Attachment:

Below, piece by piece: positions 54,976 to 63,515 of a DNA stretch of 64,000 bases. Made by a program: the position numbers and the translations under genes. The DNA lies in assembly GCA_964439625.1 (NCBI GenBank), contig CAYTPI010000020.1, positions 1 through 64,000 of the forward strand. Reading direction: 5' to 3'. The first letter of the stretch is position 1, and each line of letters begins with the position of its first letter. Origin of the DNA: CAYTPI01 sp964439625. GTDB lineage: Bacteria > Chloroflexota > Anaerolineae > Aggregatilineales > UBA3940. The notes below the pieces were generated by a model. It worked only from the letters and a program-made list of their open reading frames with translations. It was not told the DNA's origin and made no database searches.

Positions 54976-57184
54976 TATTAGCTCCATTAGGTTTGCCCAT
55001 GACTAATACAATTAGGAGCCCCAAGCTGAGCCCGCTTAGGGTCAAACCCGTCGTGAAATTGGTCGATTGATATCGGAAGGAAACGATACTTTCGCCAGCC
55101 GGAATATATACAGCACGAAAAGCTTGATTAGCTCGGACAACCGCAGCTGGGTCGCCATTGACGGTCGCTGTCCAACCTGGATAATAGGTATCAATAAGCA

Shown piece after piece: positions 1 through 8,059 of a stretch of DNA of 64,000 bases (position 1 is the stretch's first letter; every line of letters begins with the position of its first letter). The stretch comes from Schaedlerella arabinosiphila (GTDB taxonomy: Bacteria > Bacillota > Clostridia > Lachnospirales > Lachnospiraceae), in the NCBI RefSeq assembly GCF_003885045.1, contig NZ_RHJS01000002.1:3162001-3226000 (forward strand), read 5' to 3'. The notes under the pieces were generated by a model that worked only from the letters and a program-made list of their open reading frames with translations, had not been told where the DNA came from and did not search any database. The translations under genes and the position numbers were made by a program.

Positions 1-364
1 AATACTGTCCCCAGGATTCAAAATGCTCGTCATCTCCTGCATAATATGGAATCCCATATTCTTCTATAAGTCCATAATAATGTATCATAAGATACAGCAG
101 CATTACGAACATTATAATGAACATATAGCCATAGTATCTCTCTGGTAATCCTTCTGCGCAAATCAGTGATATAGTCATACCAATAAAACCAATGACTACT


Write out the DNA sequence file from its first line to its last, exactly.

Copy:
Below, piece by piece: positions 54,976 to 63,515 of a DNA stretch of 64,000 bases. Made by a program: the position numbers and the translations under genes. The DNA lies in assembly GCA_964439625.1 (NCBI GenBank), contig CAYTPI010000020.1, positions 1 through 64,000 of the forward strand. Reading direction: 5' to 3'. The first letter of the stretch is position 1, and each line of letters begins with the position of its first letter. Origin of the DNA: CAYTPI01 sp964439625. GTDB lineage: Bacteria > Chloroflexota > Anaerolineae > Aggregatilineales > UBA3940. The notes below the pieces were generated by a model. It worked only from the letters and a program-made list of their open reading frames with translations. It was not told the DNA's origin and made no database searches.

Positions 54976-57184
54976 TATTAGCTCCATTAGGTTTGCCCAT
55001 GACTAATACAATTAGGAGCCCCAAGCTGAGCCCGCTTAGGGTCAAACCCGTCGTGAAATTGGTCGATTGATATCGGAAGGAAACGATACTTTCGCCAGCC
55101 GGAATATATACAGCACGAAAAGCTTGATTAGCTCGGACAACCGCAGCTGGGTCGCCATTGACGGTCGCTGTCCAACCTGGATAATAGGTATCAATAAGCA

Shown piece after piece: positions 1 through 8,059 of a stretch of DNA of 64,000 bases (position 1 is the stretch's first letter; every line of letters begins with the position of its first letter). The stretch comes from Schaedlerella arabinosiphila (GTDB taxonomy: Bacteria > Bacillota > Clostridia > Lachnospirales > Lachnospiraceae), in the NCBI RefSeq assembly GCF_003885045.1, contig NZ_RHJS01000002.1:3162001-3226000 (forward strand), read 5' to 3'. The notes under the pieces were generated by a model that worked only from the letters and a program-made list of their open reading frames with translations, had not been told where the DNA came from and did not search any database. The translations under genes and the position numbers were made by a program.

Positions 1-364
1 AATACTGTCCCCAGGATTCAAAATGCTCGTCATCTCCTGCATAATATGGAATCCCATATTCTTCTATAAGTCCATAATAATGTATCATAAGATACAGCAG
101 CATTACGAACATTATAATGAACATATAGCCATAGTATCTCTCTGGTAATCCTTCTGCGCAAATCAGTGATATAGTCATACCAATAAAACCAATGACTACT